Mentions: The Maasai, the most widely known African ethnic group, are located in Kenya and northern Tanzania. They migrated south from the lower Nile Valley around the 15th century. They have continued their old customs for years, despite government programs to encourage them to abandon their traditional semi-nomadic lifestyle. Most of them still spend their days either barefoot or in their traditional shoes made of car tires (Fig. 1). Although they walk long distances of up to sixty kilometers a day, they do not suffer from any foot aliments. MBT (Masai Barefoot Technology, Masai Marketing & Trading AG, Winterthur, Switzerland) footwear was born in 1996 when it was discovered that natural rolling gait can have positive effects on the human body. Based on Maasai traditional footwear design, MBT introduced shoes are characterized by a rounded sole in the anterior-posterior direction, imitating a rocker shape of the foot, with a cushioned sensor underneath the rear of the foot. The invention has been commercialized. Several studies on MBT shoes have focused on the ankle, knee, and hip joint relationships. Roberts et al.1) found that MBT sandals increased the range of motion of the ankle and subtalar joint complex in the frontal and sagittal planes. Nigg et al.2) found that an increase in the angle of ankle dorsiflexion in MBT shoes compared to a standard training shoe was evident. Vernon et al.3) also reported that subjects exhibited significantly higher maximum dorsiflexion at the ankle joint when wearing MBT shoes. Buchecker et al.4) have stated that the use of MBT shoes might reduce the risk of developing knee and hip osteoarthritis in the elderly and might play an important role in pain prevention and disability. However, it should be noted that these studies were based on the assumption that the parameters for Maasai foot anatomy and gait arae the same as other ethnic groups. For this reason, the aim of current study was to characterize various aspects of the Maasai foot in standing and walking.


Salient features of the Maasai foot: analysis of 1,096 Maasai subjects.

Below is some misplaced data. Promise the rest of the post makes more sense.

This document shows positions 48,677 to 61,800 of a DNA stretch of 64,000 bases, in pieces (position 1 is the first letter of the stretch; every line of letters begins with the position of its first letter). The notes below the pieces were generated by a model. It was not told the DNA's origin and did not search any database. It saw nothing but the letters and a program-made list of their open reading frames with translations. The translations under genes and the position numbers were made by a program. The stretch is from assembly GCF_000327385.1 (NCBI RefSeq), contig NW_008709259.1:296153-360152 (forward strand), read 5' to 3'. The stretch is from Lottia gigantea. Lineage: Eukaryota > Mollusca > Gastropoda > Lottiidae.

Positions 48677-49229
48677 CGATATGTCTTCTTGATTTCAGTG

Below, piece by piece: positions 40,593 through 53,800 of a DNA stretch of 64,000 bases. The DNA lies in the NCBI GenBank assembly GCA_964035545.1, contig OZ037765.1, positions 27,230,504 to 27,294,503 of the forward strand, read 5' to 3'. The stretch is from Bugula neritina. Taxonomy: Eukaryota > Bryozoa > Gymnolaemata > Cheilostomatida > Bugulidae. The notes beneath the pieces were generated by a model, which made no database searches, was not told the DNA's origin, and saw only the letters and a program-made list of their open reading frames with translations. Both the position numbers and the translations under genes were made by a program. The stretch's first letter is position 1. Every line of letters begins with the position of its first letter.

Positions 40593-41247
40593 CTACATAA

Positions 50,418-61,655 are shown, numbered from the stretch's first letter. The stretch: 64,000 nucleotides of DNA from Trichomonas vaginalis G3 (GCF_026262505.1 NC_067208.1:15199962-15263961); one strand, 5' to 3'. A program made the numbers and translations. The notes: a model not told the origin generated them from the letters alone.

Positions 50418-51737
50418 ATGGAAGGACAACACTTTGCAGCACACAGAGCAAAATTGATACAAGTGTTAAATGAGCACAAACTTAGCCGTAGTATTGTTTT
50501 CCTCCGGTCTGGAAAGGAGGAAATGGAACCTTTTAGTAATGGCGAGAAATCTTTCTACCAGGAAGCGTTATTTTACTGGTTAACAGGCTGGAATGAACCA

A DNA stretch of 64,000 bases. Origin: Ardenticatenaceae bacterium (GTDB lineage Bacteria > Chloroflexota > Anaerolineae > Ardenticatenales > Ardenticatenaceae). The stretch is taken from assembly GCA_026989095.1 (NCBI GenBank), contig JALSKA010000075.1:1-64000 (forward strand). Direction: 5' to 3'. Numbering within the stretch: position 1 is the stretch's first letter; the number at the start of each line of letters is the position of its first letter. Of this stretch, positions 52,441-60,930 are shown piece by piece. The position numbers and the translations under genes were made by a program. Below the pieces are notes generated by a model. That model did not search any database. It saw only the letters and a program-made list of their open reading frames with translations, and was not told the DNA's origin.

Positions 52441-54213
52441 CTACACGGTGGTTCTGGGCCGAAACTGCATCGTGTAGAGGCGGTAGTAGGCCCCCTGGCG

Choi JY, Suh JS, Seo L - Clin Orthop Surg (2014)

Maasai traditional shoes made of car tires.
© Copyright Policy - open-access
Related In: Results  -  Collection

License
Show All Figures
getmorefigures.php?uid=PMC4233220&req=5

Figure 1: Maasai traditional shoes made of car tires.
Mentions: The Maasai, the most widely known African ethnic group, are located in Kenya and northern Tanzania. They migrated south from the lower Nile Valley around the 15th century. They have continued their old customs for years, despite government programs to encourage them to abandon their traditional semi-nomadic lifestyle. Most of them still spend their days either barefoot or in their traditional shoes made of car tires (Fig. 1). Although they walk long distances of up to sixty kilometers a day, they do not suffer from any foot aliments. MBT (Masai Barefoot Technology, Masai Marketing & Trading AG, Winterthur, Switzerland) footwear was born in 1996 when it was discovered that natural rolling gait can have positive effects on the human body. Based on Maasai traditional footwear design, MBT introduced shoes are characterized by a rounded sole in the anterior-posterior direction, imitating a rocker shape of the foot, with a cushioned sensor underneath the rear of the foot. The invention has been commercialized. Several studies on MBT shoes have focused on the ankle, knee, and hip joint relationships. Roberts et al.1) found that MBT sandals increased the range of motion of the ankle and subtalar joint complex in the frontal and sagittal planes. Nigg et al.2) found that an increase in the angle of ankle dorsiflexion in MBT shoes compared to a standard training shoe was evident. Vernon et al.3) also reported that subjects exhibited significantly higher maximum dorsiflexion at the ankle joint when wearing MBT shoes. Buchecker et al.4) have stated that the use of MBT shoes might reduce the risk of developing knee and hip osteoarthritis in the elderly and might play an important role in pain prevention and disability. However, it should be noted that these studies were based on the assumption that the parameters for Maasai foot anatomy and gait arae the same as other ethnic groups. For this reason, the aim of current study was to characterize various aspects of the Maasai foot in standing and walking.